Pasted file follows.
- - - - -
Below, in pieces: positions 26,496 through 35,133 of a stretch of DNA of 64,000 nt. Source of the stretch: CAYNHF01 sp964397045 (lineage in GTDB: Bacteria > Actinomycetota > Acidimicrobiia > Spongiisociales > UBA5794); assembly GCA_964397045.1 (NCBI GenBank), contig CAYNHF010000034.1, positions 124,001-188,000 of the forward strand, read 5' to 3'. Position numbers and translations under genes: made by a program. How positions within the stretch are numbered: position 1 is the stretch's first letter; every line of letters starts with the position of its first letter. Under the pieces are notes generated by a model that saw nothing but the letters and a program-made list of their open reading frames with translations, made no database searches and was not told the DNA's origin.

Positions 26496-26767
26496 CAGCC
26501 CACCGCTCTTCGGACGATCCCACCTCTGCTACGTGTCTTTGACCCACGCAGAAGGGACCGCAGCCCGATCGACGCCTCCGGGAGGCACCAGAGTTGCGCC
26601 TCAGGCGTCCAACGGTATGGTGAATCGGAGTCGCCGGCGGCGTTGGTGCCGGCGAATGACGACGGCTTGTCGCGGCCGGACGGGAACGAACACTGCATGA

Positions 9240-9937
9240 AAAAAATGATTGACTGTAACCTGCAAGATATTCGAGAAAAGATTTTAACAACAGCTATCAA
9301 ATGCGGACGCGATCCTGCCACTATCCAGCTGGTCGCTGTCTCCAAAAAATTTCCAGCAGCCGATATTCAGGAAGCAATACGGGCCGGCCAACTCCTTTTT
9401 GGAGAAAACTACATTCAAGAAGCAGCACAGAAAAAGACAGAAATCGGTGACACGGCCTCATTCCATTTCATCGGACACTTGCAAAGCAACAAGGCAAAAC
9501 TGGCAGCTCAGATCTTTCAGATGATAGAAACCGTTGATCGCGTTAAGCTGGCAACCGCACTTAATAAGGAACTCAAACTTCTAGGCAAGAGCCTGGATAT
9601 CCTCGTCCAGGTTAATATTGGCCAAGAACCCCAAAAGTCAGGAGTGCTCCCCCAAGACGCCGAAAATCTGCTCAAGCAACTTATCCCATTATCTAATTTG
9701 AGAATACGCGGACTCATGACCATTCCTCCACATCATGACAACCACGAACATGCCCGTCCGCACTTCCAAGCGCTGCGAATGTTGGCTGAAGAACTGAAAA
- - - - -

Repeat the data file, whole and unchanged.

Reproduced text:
Below, in pieces: positions 26,496 through 35,133 of a stretch of DNA of 64,000 nt. Source of the stretch: CAYNHF01 sp964397045 (lineage in GTDB: Bacteria > Actinomycetota > Acidimicrobiia > Spongiisociales > UBA5794); assembly GCA_964397045.1 (NCBI GenBank), contig CAYNHF010000034.1, positions 124,001-188,000 of the forward strand, read 5' to 3'. Position numbers and translations under genes: made by a program. How positions within the stretch are numbered: position 1 is the stretch's first letter; every line of letters starts with the position of its first letter. Under the pieces are notes generated by a model that saw nothing but the letters and a program-made list of their open reading frames with translations, made no database searches and was not told the DNA's origin.

Positions 26496-26767
26496 CAGCC
26501 CACCGCTCTTCGGACGATCCCACCTCTGCTACGTGTCTTTGACCCACGCAGAAGGGACCGCAGCCCGATCGACGCCTCCGGGAGGCACCAGAGTTGCGCC
26601 TCAGGCGTCCAACGGTATGGTGAATCGGAGTCGCCGGCGGCGTTGGTGCCGGCGAATGACGACGGCTTGTCGCGGCCGGACGGGAACGAACACTGCATGA

Positions 9240-9937
9240 AAAAAATGATTGACTGTAACCTGCAAGATATTCGAGAAAAGATTTTAACAACAGCTATCAA
9301 ATGCGGACGCGATCCTGCCACTATCCAGCTGGTCGCTGTCTCCAAAAAATTTCCAGCAGCCGATATTCAGGAAGCAATACGGGCCGGCCAACTCCTTTTT
9401 GGAGAAAACTACATTCAAGAAGCAGCACAGAAAAAGACAGAAATCGGTGACACGGCCTCATTCCATTTCATCGGACACTTGCAAAGCAACAAGGCAAAAC
9501 TGGCAGCTCAGATCTTTCAGATGATAGAAACCGTTGATCGCGTTAAGCTGGCAACCGCACTTAATAAGGAACTCAAACTTCTAGGCAAGAGCCTGGATAT
9601 CCTCGTCCAGGTTAATATTGGCCAAGAACCCCAAAAGTCAGGAGTGCTCCCCCAAGACGCCGAAAATCTGCTCAAGCAACTTATCCCATTATCTAATTTG
9701 AGAATACGCGGACTCATGACCATTCCTCCACATCATGACAACCACGAACATGCCCGTCCGCACTTCCAAGCGCTGCGAATGTTGGCTGAAGAACTGAAAA